We know our favorite bear was fond of “Hunny.” But how does one get the honey from the hive into the pot? I’ve recently had several friends ask me that question. So, let’s take a trip to the extracting room to see the process. To further quote our favorite bear.
“A day without a friend is like a honeypot without a single drop of honey left inside.”
See you there!
A touch of fall is in the air and most beekeepers will have pulled off the last of their honey supers for the year. The queen’s frenzied egg laying activity is slowing which signals the workers to put up enough food supplies to survive the winter.
Supers are shallow boxes that hold the frames in which the bees build out comb to store honey. They come in several sizes, mine are 6 5/8 inches deep. Honey supers are generally less deep than hive bodies as the deeper boxes serve a dual purpose as both brood chamber and food storage, in order to feed all those hungry offspring. Supers are primarily used for honey storage as most beekeepers restrict the queen from laying eggs in the shallow frames through the use of a queen excluder. A capped frame of honey can become quite heavy and a full super can weigh between 30-50 pounds. Earlier this summer, my first super contained 31 pounds of extracted honey.
Remember, in order to extract honey, the moisture content must be between 14-18 percent, otherwise the honey would ferment. The bees have their own internal sensors and know when best to cap the honey to preserve it. But the beekeeper checks the moisture content with the use of a refractometer prior to extraction. One of my super’s frames, though not completely capped, contained a lot of honey. The initial moisture content was 21%. We set the super in a de-humified closet for a couple of days and the moisture content prior to extraction was down below 16.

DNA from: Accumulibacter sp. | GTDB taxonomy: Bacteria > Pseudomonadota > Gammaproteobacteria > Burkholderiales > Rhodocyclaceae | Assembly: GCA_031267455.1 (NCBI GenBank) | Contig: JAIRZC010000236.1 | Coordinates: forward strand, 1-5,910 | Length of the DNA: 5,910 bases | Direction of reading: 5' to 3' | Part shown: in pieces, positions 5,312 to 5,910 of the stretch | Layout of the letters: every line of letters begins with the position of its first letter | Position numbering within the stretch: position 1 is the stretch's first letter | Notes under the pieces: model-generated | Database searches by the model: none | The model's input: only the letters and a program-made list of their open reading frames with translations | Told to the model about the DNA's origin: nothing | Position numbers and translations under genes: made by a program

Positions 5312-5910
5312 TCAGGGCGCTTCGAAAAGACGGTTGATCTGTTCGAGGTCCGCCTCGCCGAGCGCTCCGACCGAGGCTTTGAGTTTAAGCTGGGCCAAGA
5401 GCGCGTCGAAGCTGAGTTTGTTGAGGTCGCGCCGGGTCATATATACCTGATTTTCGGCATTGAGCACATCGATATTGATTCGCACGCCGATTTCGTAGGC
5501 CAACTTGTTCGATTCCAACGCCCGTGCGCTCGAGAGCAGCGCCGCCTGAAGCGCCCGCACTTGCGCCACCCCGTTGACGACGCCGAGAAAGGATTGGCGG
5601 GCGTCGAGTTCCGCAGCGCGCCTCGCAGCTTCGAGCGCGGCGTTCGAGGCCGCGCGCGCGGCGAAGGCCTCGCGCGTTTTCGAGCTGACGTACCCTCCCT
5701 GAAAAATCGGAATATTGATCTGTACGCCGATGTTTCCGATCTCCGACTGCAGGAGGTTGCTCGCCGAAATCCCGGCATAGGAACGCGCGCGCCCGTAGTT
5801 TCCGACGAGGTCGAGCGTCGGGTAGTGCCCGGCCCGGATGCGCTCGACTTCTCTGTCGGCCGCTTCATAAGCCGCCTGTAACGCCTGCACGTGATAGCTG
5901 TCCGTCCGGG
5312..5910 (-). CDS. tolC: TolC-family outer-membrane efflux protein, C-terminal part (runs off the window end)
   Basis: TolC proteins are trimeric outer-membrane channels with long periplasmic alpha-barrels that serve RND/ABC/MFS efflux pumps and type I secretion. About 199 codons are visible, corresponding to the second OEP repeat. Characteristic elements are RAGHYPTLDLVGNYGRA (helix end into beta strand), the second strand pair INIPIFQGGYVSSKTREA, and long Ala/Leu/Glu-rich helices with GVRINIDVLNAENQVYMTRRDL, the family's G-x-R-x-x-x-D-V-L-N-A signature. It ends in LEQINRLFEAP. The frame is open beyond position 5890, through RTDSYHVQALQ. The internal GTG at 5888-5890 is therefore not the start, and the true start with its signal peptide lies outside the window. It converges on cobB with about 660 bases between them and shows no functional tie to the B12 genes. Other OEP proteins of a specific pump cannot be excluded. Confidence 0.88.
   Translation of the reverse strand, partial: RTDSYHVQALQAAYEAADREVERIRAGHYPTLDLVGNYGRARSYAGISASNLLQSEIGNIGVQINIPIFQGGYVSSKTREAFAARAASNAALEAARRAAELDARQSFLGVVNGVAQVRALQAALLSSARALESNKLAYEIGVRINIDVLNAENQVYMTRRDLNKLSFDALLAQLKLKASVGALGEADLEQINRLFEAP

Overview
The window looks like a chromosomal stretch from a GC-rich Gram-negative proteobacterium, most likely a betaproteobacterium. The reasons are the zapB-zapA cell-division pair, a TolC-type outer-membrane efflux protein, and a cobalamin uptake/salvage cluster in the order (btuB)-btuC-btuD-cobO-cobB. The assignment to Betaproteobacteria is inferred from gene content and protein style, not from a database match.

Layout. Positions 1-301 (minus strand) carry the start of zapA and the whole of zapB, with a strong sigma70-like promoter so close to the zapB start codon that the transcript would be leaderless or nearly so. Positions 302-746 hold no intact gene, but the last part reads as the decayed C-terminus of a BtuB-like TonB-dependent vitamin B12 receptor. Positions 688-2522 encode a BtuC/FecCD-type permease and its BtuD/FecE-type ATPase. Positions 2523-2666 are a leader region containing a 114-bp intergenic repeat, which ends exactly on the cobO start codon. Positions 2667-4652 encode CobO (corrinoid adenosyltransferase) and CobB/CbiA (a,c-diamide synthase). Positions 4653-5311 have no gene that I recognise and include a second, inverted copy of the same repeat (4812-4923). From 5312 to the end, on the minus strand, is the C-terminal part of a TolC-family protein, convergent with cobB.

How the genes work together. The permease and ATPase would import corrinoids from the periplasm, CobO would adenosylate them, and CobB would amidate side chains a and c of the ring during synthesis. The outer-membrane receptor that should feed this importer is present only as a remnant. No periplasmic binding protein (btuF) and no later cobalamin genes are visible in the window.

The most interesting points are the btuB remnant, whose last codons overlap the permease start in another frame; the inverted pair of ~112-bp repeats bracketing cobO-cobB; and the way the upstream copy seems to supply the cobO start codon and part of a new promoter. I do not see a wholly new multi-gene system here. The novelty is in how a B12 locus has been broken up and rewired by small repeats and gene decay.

The honey frames are de-capped using a heated electric knife and a capping scratcher. I was fortunate enough to be allowed the use of the extraction room at Hillside Honey. Extraction equipment can be costly for the new beekeeper so my thanks to John and Gina Rockrohr for the generous use of their time and equipment.
The wax cappings are collected into a capping tanks to be used in processing beeswax for resale. Some honey remains in the capping tank as well and will be filtered out for re-use. The process for obtaining clean pure beeswax is tedious and involves multiple filtering before it can be sold in a melted form.
Once the frames are de-capped, we head to the extracting tank. Extracting tanks are made with high-quality stainless steel for ease in cleaning and sanitation. I’m using a manual two frame extractor in which the de-capped frames are placed opposite one another in a steel basket. The hand cranks spins the basket within the stainless steel drum and centrifugal force does the rest. The frames are then reversed and the process is repeated to extract both sides.
The collection bucket is sealed and ready for bottling. Raw honey is not heated or processed only filtered to remove the wax and any stray bee parts(just kidding!) It retains all of the natural goodness and nutrient quality the bees worked so hard to instill. The process is fairly low-tech but labor intensive at the backyard beekeeper’s level. Commercial operations invest heavily in extracting equipment but a small two frame extraction kit can be purchased for under a thousand dollars. Still a significant investment for a hobby considering the costs of the beehives, frames and of course the bees themselves.
But, I think you will agree, the finished product is well worth it!